Everglades University is a small private college located in Boca Raton, Florida, United States. The university is regionally accredited by the Commission on Colleges of the Southern Association of Colleges and Schools to award bachelor's and master's degrees.It was originally called the American Flyers College when it was established in 1990. In 1998 it was purchased by the owners of Keiser University who changed it to a non-profit school purchasing administrative services from the for-profit Keiser.In 2011 Everglades College Inc., which owns Everglades University bought Keiser University which was then turned into a non-profit school. Wikipedia.
News Article | February 16, 2017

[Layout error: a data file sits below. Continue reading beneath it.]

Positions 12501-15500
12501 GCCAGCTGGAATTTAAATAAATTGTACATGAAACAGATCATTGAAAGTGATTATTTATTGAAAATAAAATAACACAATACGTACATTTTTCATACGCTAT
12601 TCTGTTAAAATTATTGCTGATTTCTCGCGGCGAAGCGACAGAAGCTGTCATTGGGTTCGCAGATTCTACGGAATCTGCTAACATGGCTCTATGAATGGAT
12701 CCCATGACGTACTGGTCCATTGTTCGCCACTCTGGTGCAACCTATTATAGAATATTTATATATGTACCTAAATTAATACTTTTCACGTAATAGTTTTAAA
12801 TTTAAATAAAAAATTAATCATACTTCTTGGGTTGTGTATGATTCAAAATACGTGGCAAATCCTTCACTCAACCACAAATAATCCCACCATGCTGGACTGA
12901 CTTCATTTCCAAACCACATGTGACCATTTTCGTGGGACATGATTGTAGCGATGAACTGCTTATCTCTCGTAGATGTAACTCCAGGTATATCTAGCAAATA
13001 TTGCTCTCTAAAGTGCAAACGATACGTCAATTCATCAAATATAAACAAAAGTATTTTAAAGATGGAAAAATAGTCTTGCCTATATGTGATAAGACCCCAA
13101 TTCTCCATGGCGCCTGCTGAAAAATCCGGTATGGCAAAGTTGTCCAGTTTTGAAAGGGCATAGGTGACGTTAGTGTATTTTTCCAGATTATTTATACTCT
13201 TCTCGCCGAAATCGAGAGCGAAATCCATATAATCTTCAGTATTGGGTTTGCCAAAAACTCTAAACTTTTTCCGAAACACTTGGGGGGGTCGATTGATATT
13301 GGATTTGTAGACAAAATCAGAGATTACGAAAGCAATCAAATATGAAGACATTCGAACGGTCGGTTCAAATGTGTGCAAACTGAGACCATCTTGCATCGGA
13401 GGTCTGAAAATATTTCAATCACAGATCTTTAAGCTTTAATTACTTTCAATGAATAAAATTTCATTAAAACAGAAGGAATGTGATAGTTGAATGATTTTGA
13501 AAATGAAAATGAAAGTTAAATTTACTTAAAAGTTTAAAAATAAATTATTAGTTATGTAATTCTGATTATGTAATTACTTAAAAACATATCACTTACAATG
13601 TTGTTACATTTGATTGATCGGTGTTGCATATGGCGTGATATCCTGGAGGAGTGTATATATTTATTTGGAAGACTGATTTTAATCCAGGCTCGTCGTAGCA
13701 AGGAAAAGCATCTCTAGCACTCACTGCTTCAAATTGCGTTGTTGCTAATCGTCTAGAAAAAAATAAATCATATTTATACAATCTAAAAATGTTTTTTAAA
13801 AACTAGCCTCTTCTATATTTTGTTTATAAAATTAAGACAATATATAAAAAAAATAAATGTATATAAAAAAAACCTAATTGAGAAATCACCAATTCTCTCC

The Community for Accredited Online Schools, a leading resource provider for higher education information, has ranked the best schools with online programs in the state of Florida for 2017. A total of 45 schools received honors for their online education offerings, with University of Florida, University of Miami, Florida State University, University of South Florida-Main Campus, Jacksonville University, Tallahassee Community College and Florida Keys Community College earning top spots overall. More than a dozen unique data points were evaluated to determine each school’s score. “The schools on our Best Online Schools list for Florida all meet high standards of excellence for students who want to succeed outside of a brick-and-mortar classroom,” said Doug Jones, CEO and founder of AccreditedSchoolsOnline.org. Colleges and universities on the Best Online Schools list must meet specific base requirements to be included. Qualifications include being institutionally accredited and holding public or private not-for-profit status. Each college was also scored based on additional criteria that includes the student/teacher ratio, graduation rate, employment services and financial aid availability. For more details on where each school falls in the rankings and the data and methodology used to determine the lists, visit: Florida’s Best Online Schools for 2017 include the following: Adventist University of Health Sciences Ave Maria University Barry University Bethune-Cookman University Broward College City College-Fort Lauderdale Daytona State College Embry-Riddle Aeronautical University-Worldwide Everglades University Florida Agricultural and Mechanical University Florida Atlantic University Florida Gulf Coast University Florida Institute of Technology Florida International University Florida Keys Community College Florida SouthWestern State College Florida State College at Jacksonville Florida State University Hobe Sound Bible College Hodges University Indian River State College Jacksonville University Johnson & Wales University-North Miami Keiser University-Ft. Lauderdale Lynn University Nova Southeastern University Palm Beach Atlantic University Saint Leo University South Florida Bible College and Theological Seminary Southeastern University St. Petersburg College St. Thomas University State College of Florida-Manatee-Sarasota Stetson University Tallahassee Community College The Baptist College of Florida The University of West Florida Trinity College of Florida University of Central Florida University of Florida University of Miami University of North Florida University of South Florida-Main Campus Warner University Webber International University ### About Us: AccreditedSchoolsOnline.org was founded in 2011 to provide students and parents with quality data and information about pursuing an affordable, quality education that has been certified by an accrediting agency. Our community resource materials and tools span topics such as college accreditation, financial aid, opportunities available to veterans, people with disabilities, as well as online learning resources. We feature higher education institutions that have developed online learning programs that include highly trained faculty, new technology and resources, and online support services to help students achieve educational success.